Randomized trials have clearly demonstrated that when low dose Prednisone (P) is combined with docetaxel chemotherapy (D) to treat prostate cancer there is a survival benefit. What is the role of the prednisone and does it actually provide any additional benefit to the docetaxel treatment itself?
To answer this question a retrospective study was performed that investigated whether the co-administration of low-dose glucocorticoids (P) has any additional clinical benefits over D alone.
The researchers took the records of 358 men with metastatic castration-resistant prostate cancer treated consecutively with either docetaxel (D) 75mg/m(2) every 3 weeks (n = 124) or D combined with prednisone (P) 10mg daily (n = 234).
They found that the men treated with D alone had a higher incidence of:
- Peripheral Edema (32% vs. 15%, P<0.001)
- Grade 3 non-hematological toxicity (56% vs. 43%, P = 0.022).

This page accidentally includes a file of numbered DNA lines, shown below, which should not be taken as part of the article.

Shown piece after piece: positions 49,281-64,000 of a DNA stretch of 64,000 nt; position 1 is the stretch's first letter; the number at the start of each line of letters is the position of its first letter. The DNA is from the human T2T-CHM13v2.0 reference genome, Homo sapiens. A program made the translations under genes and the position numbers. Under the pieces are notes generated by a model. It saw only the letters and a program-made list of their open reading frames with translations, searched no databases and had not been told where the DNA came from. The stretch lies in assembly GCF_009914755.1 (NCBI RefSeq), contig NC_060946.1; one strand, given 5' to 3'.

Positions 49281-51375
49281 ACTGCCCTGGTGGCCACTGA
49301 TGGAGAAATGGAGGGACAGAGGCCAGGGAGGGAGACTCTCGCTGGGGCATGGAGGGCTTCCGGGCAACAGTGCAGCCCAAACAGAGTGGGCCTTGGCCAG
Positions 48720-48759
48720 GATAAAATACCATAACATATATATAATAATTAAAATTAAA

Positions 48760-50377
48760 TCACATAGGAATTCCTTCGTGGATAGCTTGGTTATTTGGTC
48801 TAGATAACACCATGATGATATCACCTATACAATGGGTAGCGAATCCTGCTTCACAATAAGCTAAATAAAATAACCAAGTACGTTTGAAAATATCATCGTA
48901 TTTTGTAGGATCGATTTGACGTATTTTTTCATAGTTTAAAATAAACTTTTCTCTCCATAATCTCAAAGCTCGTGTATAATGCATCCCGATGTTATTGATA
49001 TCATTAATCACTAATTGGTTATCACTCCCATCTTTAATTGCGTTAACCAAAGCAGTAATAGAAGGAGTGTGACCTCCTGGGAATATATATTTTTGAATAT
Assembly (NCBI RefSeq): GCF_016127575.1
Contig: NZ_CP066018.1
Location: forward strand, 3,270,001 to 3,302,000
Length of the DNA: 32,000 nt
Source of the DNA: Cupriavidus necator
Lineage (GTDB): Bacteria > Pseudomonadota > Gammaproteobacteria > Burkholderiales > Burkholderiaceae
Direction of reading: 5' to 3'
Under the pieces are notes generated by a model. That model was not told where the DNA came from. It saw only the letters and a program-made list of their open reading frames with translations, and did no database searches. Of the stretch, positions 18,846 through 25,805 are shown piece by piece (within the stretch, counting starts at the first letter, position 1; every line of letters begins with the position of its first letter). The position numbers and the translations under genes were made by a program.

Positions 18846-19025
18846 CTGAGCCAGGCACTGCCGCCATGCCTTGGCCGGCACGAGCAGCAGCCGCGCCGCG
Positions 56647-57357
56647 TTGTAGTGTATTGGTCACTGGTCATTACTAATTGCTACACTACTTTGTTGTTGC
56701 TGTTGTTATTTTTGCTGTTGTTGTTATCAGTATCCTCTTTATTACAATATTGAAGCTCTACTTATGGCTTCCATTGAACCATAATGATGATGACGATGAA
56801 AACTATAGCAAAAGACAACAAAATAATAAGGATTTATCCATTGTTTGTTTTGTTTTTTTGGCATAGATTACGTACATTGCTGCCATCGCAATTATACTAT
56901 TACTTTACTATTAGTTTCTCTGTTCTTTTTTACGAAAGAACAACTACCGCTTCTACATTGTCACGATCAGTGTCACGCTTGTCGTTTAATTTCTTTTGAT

- Men treated with D alone were more frequently hospitalized (53% vs. 41%, P = 0.035), mainly owing to a higher incidence of febrile neutropenia in this group (25% vs. 10%, P<0.001).
However, they did find that P did NOT influence the men’s progression-free survival or their overall survival when adjusting for baseline levels of hemoglobin, alkaline phosphatase, lactate dehydrogenase, prostate-specific antigen, and Eastern Cooperative Oncology Group performance status (hazard ratio P = 0.98, 95% CI: 0.76-1.26, P = 0.89, Cox proportional hazard regression model).
They concluded that the co-administration of low-dose prednisone reduced the incidence of peripheral edema, non-hematological toxicity, and the risk of being admitted owing to febrile neutropenia during treatment with docetaxel.
Adjusted survival analysis did not indicate that P affected prognosis.